Youth jail 'should be last resort'
Young criminals with only "minor" offences to their name should be given a clean sheet at the age of 18, a report by an influential group of MPs says.
The law should be changed to ensure only the most serious and prolific young offenders are locked up, the House of Commons Justice Committee said.
And children in care should stop being criminalised for "trivial incidents", the committee said, such as one boy who was taken to court for breaking a cup.
The committee found that despite the number of under-18s in custody falling by 40% since 2008/09, the Youth Justice Board spent nearly two-thirds of its budget on locking up young offenders in 2011/12.
"Youth custody should only be used in cases of genuine last resort," committee chair Sir Alan Beith said.
The committee said the Government should consider changing the law to "erase" convictions and out-of-court disposals, such as cautions, from the record of "very early, minor and non-persistent offenders" when they turn 18-years-old.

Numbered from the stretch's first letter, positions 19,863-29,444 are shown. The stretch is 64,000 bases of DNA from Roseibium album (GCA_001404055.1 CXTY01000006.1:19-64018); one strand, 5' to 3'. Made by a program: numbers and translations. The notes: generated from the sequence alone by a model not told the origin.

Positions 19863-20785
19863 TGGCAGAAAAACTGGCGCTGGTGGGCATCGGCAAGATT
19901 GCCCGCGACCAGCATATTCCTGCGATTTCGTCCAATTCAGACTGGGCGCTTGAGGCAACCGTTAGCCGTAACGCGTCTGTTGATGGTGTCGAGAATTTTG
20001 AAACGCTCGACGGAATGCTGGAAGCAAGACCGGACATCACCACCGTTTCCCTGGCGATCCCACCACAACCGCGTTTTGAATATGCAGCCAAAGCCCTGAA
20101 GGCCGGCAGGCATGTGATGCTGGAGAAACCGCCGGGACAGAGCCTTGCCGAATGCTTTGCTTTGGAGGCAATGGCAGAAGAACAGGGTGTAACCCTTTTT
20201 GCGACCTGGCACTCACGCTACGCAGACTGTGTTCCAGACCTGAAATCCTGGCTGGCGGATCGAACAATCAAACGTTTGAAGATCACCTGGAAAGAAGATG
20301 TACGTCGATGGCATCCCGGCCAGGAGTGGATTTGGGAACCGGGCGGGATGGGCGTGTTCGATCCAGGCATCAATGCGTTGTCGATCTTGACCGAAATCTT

It also recommended introducing a statutory threshold, based on Canadian laws, to ensure that only the most serious and prolific young offenders are locked up. Canadian legislation protects young offenders from being jailed unless they have committed a violent offence or failed to comply with an earlier non-custodial sentence.
England and Wales still has one of the highest rates of child imprisonment in Western Europe, the committee warned, but 73% of young offenders sentenced to custody go on to reoffend.
Children in care and care leavers were being criminalised unnecessarily, the committee said, as it heard evidence of "trivial incidents" that had sparked calls to the police.
The Prison Reform Trust told the committee that police were called out to a care home when a boy broke some crockery, while it also came across a case where a boy ended up in court for throwing a pair of socks out of a window.
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